Friday 20 July 2018

How the joys of reading set one anorexic free

Memoir: The Reading Cure: How Books Restored My Appetite, Laura Freeman, Weidenfeld & Nicholson €23.79

Laura Freeman's 'The Reading Cure' describes the chaos, misery and misrule of an anorexic’s thinking
Laura Freeman's 'The Reading Cure' describes the chaos, misery and misrule of an anorexic’s thinking

Jake Kerridgere

Alain de Botton's 1997 How Proust Can Change Your Life has inspired many copycat crimes, but Laura Freeman's The Reading Cure shines like a beacon among all the ragbags of literary anthology-plus-commentary that are published with an eye to the self-help market.

It is a devastatingly honest account of how books did not just change the author's life but saved it, and having saved it, brightened it up immeasurably in unexpected ways.

When she was 15, Laura Freeman was diagnosed with anorexia.

But as she puts it, "this is not a book about the anguish - and it is anguish - of anorexia... this book is about what comes next. About the pouring in of sunlight after more than a decade of darkness and hunger".

Although fans of misery memoirs may want more anguish for their buck, many readers will feel that the brief account of her illness with which she starts the book is harrowing enough to be going on with.

Her memory of "taking the shoes out from the bottom of my wardrobe and getting in under the bottom shelf and shutting the doors because I thought I could shut out the noise", is just one example of her ability to convey several volumes' worth of suffering in a paragraph.

She likens her mind when well to a "light, tidy library... a refuge, a retreat from a tiring world" and then describes the illness's effect on it: "The bookcases have fallen, their glass fronts smashed, their contents in disarray across the floor. The windows, too, have shattered.

"Rain and damp have got at the books, spoiling their bindings and soaking the pages."

Ironically enough the obsessive-compulsive, perfectionist aspect of her personality that helped to fuel her anorexia seems also to have been responsible for the bibliomania that saved her. Reading, she says, was a way of "putting my mind's shelves in order... restoring my library, one book at a time".

There is a heartstring-tugging passage in which she describes her father's attempt to cheer her up by plying her with comic classics, and in the end The Compleet Molesworth does the trick: "I laughed and laughed - and was shocked by the strangeness of laughing."

But the bulk of the book deals with an awakening she experienced 10 years after her diagnosis, by which time she had relearnt how to eat but not how to take pleasure in food: "I might have gone on this way my whole life... A diet to keep one alive, but not one to relish."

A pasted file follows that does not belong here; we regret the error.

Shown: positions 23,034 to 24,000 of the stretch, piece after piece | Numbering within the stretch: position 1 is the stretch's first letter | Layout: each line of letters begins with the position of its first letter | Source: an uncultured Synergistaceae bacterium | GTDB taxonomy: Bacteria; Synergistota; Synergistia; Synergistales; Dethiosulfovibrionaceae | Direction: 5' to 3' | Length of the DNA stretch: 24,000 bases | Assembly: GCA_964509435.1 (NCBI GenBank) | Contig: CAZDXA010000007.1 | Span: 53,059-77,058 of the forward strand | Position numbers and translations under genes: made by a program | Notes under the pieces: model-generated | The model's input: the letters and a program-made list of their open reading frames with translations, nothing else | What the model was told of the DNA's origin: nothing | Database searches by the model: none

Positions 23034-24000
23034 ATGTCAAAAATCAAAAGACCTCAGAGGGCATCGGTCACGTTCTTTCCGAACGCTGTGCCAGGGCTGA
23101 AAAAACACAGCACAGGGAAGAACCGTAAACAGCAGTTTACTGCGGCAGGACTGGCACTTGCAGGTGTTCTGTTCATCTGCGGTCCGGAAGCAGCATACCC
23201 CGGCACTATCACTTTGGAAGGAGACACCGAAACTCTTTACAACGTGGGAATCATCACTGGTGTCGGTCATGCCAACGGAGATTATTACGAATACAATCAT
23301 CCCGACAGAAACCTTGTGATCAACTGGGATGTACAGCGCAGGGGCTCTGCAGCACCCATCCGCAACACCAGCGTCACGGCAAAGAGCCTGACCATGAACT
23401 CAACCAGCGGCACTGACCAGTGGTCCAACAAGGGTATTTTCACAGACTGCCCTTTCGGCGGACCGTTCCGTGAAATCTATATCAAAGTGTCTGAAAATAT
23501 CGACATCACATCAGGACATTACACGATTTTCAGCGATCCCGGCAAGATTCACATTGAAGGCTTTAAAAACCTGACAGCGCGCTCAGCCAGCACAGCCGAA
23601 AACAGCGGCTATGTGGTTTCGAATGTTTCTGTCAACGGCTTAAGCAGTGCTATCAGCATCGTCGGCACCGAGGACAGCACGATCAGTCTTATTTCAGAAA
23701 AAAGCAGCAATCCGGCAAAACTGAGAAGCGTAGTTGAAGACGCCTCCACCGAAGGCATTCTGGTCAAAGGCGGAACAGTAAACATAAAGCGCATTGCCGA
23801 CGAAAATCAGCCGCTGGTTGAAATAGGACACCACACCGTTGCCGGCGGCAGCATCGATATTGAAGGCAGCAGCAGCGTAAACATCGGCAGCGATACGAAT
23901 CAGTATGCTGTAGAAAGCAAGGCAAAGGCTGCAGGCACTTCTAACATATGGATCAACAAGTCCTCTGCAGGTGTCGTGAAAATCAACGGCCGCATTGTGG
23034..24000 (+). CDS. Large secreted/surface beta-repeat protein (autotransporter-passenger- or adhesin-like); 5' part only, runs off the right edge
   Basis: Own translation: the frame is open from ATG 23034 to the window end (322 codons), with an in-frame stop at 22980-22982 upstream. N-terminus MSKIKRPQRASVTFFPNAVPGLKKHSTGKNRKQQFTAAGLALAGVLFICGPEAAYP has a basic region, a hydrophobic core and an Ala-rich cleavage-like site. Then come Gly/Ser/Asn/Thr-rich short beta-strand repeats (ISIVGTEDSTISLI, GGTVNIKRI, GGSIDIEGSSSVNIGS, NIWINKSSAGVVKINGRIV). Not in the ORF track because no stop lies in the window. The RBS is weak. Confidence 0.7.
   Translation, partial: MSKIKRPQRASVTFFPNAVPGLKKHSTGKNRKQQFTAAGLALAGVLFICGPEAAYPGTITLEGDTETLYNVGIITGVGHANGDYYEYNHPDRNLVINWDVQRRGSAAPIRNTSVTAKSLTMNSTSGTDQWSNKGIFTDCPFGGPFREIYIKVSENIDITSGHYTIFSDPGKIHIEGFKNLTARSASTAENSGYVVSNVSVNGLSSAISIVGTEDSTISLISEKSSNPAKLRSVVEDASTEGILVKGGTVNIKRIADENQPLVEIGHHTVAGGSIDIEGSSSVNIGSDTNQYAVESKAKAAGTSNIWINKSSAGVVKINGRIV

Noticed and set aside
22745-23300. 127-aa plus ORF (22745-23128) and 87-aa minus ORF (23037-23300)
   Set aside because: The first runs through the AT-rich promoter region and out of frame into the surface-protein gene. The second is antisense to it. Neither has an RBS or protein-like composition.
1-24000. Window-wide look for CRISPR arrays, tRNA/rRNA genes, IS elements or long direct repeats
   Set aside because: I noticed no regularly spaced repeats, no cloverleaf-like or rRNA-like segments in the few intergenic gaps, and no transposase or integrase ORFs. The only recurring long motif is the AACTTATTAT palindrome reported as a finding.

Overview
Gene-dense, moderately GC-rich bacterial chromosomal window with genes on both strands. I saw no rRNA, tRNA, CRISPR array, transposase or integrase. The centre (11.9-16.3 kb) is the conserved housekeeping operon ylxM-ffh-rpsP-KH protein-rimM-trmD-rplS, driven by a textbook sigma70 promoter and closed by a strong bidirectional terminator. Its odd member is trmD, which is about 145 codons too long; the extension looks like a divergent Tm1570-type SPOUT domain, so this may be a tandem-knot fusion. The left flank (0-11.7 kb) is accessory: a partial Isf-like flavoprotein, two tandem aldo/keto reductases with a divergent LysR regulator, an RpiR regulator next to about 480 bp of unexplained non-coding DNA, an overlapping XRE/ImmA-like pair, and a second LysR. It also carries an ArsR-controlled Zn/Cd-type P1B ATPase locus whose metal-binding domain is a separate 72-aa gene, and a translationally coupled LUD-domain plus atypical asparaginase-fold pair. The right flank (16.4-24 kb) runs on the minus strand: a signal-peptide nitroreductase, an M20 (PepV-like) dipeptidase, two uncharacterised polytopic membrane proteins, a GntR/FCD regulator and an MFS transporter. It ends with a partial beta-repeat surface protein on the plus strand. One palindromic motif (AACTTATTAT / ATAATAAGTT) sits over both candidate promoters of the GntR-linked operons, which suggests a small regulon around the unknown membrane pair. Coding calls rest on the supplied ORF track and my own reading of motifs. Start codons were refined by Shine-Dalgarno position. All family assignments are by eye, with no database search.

What gets her taste buds popping is, of all things, the Herculean self-imposed task of reading the complete novels of Charles Dickens over the course of his bicentenary year in 2012.

She starts to notice that one way in which many of Dickens's villains exert power over people is to keep them on short rations: to treat their victims as she treats herself.

"Could I go on my whole life aligning myself with Squeerses and Miss Sallies and meting out their punishments?"

The description of Mrs Cratchit's Christmas pudding, "like a speckled cannon-ball", delights her so much that she amazes her family by trying "half of half a spoonful" of pud.

Thomas Hardy's description of cow's milk in Tess of the d'Urbervilles or Toad's prison meal of toast with butter "in great golden drops, like honey from the honeycomb" in The Wind in the Willows seduce her into expanding her diet.

Part of the reason she starts to eat more adventurously is because the food she reads about has associations beyond the pleasure taken in it for its own sake: it reminds her of the camaraderie felt by Siegfried Sassoon and his comrades as they forget their misery over a meal in the trenches, or of the burgeoning friendship of Harry and Ron as they bond over the tuck trolley during their first journey on the Hogwarts Express.

There are setbacks and regressions along the way and Freeman is by no means a trencherwoman even today.

She writes so evocatively about enjoying things like chocolate as a child - how it was "a wrench" to give away, as etiquette demands, her last Rolo - that one longs for her to return to that prelapsarian state, but alas she still cannot countenance ever eating chocolate again.

It is perhaps what one might call her outsider's perspective on food that enables her to write about it so well; she is particularly good on food writers such as M F K Fisher and Elizabeth David, whose unrepentant gluttony she admires but cannot emulate.

Ultimately this book is most memorable as a celebration of literature rather than food.

At times I was reminded of John Stuart Mill's astonishing account of how reading Wordsworth helped him to recover from mental illness, such is Freeman's ability to find the words to evoke the mysterious soul-soothing power of reading.

Sunday Independent

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